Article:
But I always know where to find them.

***

Words in the Solar System
By Matthew B.

I hide words inside the solar system.
Words that are breathtaking.

Planets
Sun
Stars

Everyone can see them
but I find them waiting for me.
Everyone can see it
but I know what’s in there–

Light
Dark
White
Burning
Sparkling
Cold

Planets are in there.
The moon is in there.

The words are orbiting together
when I am saying or thinking them.

Cold
Yellow
Traveling
Woosh!
is in the solar system.

My friends the words never
go to bed.
But they never float away.

***

Words in My Pocket
By Jackson S.

I hide words inside my pocket.
Words that are fun–

Lollipop
Coins
Stickers

No one can see them
But I find them waiting for me.
Like my room waiting for me after school.
No one can feel it
but I know what’s in there.

Bouncy ball
Drawings
Playing cards
Wrappers
Band-aid colors

Darkness is in there
My stuff is in there.

The words are playing together
when I am saying or thinking them.

Paper
Smarties
Purple
Bang!
is in my pocket.

My friends the words
go to bed before I do.
But they never
run away.

***

Words in My Cat Fela
By River M.

She has words inside her body.
Words that are cuddly–

Sleep
Eat
Grumble

No one can see them
but I find them in her fur.
Like the tiredness and calmness in her head.
No one can see it
but I know what’s in there.

Food
Treats
Blankets
Outside
“Leave me alone”
Comfortable

Memories are in there too.
Kitten is in there.

The words are sleeping together
when she is meowing or thinking them.

Yes
Stop
Bed
Chhh!
is in my cat Fela.

My cat Fela and the words
go to bed before I do.
But they never
go away from my cat Fela’s mind.

***

Words in My Pool
By Olivia L.

I hide words inside my pool.
Words that splash you–

Leaves
Waves
Water

No one can see them
but I find them waiting for me.
Like the bubbles hiding beside my body.
No one can see it
but I know what’s in there.

Bugs
Toy ships that float
Feet slicing through the water
Money people have lost
Birds swimming
Floats floating

The word “Overwhelming” hides in the pool as well.
People feeling refreshed by the cool water.

The words are playing together
when I am saying or thinking them.

Whip
Splash!
Blue
Woosh!
is in my pool.

My friends the words
go to bed before I do.
But they never
swim away.

All poems shared with permission.

For more of this year’s student poems, please check out:
Poems from Third Grade, Part 1 — List Poems (Ms. Spencer, Ms. Sochol-Solomon, and Ms. Scavo’s classes)
Poems from Third Grade, Part 2 — List Poems (Ms. Hilliard and Ms. Trodden’s classes)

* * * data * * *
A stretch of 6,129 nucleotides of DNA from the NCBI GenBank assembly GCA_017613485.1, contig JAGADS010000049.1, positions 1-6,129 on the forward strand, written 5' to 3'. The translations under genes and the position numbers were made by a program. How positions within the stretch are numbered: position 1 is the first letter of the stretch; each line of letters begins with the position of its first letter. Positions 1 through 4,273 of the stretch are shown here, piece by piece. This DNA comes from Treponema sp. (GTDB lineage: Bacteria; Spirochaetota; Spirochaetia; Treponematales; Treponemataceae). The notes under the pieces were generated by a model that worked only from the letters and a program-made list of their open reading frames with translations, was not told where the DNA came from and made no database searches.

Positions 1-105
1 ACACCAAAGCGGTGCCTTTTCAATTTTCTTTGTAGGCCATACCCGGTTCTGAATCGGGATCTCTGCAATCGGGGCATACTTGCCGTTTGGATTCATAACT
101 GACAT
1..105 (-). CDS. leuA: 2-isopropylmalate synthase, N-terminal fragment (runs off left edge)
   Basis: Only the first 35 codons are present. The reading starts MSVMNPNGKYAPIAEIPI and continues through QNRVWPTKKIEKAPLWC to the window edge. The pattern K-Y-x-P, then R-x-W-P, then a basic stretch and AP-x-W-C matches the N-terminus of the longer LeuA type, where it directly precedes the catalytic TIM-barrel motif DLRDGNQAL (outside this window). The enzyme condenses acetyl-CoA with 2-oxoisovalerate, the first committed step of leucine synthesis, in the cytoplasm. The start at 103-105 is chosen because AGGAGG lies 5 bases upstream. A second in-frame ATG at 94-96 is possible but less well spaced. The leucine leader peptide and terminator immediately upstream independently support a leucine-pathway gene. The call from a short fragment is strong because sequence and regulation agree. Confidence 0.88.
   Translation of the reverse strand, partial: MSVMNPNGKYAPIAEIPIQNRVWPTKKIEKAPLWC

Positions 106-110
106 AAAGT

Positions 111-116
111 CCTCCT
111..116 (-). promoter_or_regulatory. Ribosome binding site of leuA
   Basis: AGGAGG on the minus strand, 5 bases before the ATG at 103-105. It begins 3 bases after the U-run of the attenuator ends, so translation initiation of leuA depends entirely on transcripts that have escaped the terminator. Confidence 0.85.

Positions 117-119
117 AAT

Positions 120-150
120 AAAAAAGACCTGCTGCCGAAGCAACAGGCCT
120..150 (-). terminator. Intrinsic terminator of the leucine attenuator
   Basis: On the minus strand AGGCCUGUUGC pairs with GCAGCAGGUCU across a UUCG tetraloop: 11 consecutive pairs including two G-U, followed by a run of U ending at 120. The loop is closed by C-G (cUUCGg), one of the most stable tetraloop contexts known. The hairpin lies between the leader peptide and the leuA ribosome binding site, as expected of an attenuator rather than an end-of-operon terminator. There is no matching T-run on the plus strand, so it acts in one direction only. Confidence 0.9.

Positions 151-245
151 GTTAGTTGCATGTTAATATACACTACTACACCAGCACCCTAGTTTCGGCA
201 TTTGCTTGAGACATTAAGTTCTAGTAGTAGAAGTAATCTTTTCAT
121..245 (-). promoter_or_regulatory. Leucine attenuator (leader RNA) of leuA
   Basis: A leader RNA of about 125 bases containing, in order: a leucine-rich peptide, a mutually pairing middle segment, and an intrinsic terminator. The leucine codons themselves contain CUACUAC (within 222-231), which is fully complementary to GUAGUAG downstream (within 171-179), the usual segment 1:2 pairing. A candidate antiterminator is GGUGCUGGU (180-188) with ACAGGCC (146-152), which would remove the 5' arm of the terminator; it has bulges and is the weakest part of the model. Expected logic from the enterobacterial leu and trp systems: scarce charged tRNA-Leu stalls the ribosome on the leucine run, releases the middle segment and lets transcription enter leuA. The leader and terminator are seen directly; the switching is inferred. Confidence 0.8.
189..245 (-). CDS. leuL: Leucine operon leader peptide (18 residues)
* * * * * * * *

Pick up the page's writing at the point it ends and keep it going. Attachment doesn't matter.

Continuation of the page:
Poems from Third Grade, Part 3 — Food Poems (Ms. Hilliard and Ms. Trodden’s classes)
Poems from Third Grade, Part 4 — Food Poems (Ms. Spencer, Ms. Sochol-Solomon, and Ms. Scavo’s classes)

National Poetry Month 2019

Poetry Friday is being hosted by Amy Ludwig VanDerwater this week! Stop by the Poem Farm for some farm-fresh poems.

April is the cruellest month, breeding
Lilacs out of the dead land, mixing
Memory and desire, stirring
Dull roots with spring rain.

From “The Waste Land” by T. S. Eliot
(Read the poem at the Poetry Foundation)

Ever wondered why we celebrate National Poetry Month in April? It is the cruellest month, according to T. S. Eliot.  Despite the dead land and dull roots, there is hope in the lilacs and the spring rain.

I’ve been away from blogging while Saadia Faruqi and I revise our upcoming middle grade novel, A Place at the Table. But I can’t let National Poetry Month pass without joining in on the fun.

More importantly, it is my mission to encourage educators to share poetry with students. That’s why I took a break from the revision tunnel to talk poetry with:

Jed Doherty at Reading with Your Kids

Are you a fan of podcasts? At his podcast, “Reading with Your Kids,” children’s author Jedlie and I talked about the power of sharing poetry with children. You can listen to the episode here.

Resources I mentioned during the podcast include:

Billy Collins’ poem “Introduction to Poetry” at the Poetry Foundation

Poetry 180 — a poem for every day of the high school year.

The Poetry Foundation

Poetry Friday blogging community overview from Renee LaTulippe: https://www.nowaterriver.com/what-is-poetry-friday/